Wednesday, December 23, 2009

Nine

NINE (Rob Marshall, 2009)

Set in the free-wheeling '60s, the musical NINE follows film director Guido Contini (Daniel Day-Lewis) as he struggles to get his next movie off the ground. The famous Italian filmmaker has a title for his next opus but that's it. As he searches for a creative breakthrough, his thoughts turn to the women in his life.

NINE boasts a who's who of international actresses, with Penélope Cruz as his mistress, Nicole Kidman as his leading lady, Sophia Loren as his mother, and Marion Cotillard as his long-suffering wife Luisa.

NINE doesn't remake Federico Fellini's 8 1/2 so much as it pillages the classic film for the purposes of Broadway vamping. (NINE'S first life was as a stage production.) Director Rob Marshall and crew do a bang-up job of recreating the look of Fellini's films and stars, but for a movie that is supposed to be bursting with brio and passion, it comes off more like the soulless, uninspired product the director character within it might have scratched out to get a nagging producer off his back.

NINE deals with what is supposed to be intensely personal material, but Marshall brings no personality or verve to the tortured dreams of a stifled artist. It's a superficial affair that even lacks the decency of featuring good songs. While this is a lovely film to look at, it's a deadly situation when a musical would be best appreciated with the sound off.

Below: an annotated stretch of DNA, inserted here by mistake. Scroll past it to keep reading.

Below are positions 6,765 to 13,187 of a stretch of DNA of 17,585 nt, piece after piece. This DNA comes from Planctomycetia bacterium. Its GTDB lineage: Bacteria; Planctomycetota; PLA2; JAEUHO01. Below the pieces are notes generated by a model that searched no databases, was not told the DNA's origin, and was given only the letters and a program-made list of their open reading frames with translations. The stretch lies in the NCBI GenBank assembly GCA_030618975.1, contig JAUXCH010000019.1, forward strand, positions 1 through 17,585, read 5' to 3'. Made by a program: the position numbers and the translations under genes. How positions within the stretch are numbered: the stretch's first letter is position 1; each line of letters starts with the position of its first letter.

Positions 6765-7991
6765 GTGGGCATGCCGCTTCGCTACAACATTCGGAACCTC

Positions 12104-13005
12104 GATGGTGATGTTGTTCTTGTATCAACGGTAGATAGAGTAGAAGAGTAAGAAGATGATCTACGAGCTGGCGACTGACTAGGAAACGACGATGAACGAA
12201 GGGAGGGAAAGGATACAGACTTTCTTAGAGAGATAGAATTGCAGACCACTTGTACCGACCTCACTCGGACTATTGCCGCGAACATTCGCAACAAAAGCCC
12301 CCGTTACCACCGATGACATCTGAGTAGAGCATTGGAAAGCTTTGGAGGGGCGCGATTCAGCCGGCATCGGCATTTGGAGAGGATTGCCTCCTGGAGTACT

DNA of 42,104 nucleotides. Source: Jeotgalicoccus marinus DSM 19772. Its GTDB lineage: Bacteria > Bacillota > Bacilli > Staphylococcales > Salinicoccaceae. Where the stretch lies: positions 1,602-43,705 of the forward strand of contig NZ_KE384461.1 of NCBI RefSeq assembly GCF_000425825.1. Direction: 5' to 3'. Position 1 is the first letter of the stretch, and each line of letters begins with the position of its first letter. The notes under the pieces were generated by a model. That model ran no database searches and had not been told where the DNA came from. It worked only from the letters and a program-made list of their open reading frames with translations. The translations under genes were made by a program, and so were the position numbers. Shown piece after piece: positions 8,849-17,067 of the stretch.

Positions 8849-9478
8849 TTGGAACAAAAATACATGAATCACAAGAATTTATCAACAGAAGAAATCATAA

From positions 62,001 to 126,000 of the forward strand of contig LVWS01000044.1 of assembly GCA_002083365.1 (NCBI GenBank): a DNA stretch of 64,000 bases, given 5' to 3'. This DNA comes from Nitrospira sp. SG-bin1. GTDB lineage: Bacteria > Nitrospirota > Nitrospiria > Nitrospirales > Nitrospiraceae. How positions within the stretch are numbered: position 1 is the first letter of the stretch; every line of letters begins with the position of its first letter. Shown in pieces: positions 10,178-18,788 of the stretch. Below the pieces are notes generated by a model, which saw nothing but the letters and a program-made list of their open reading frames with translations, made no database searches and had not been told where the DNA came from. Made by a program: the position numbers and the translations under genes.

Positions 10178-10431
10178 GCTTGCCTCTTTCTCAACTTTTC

As the prostitute who expedites a young Guido's carnal awakening, the Black Eyed Peas' Fergie growls and stomps through "Be Italian", the only halfway memorable tune in the songbook. In a fantasy sequence Kate Hudson's vapid reporter performs "Cinema Italiano", a song written specifically for the film. This wretched number about the virtues of Italian filmmaking is easily NINE'S low point.

Day-Lewis is always interesting to watch, but this role is thinly written and, to be generous, his singing voice leaves something to be desired. Cotillard fares best out of anyone in the talented but mostly squandered cast. In a film that is otherwise all surface, she reveals the emotional undercurrents in Luisa's stormy relationship with a creative genius and brings the only true feeling to NINE. The stunning Italian scenery, beautiful sets, and sexy ladies can't hide the fact that Marshall's film is basically all facade, and one barely propped up at that.

Grade: C-

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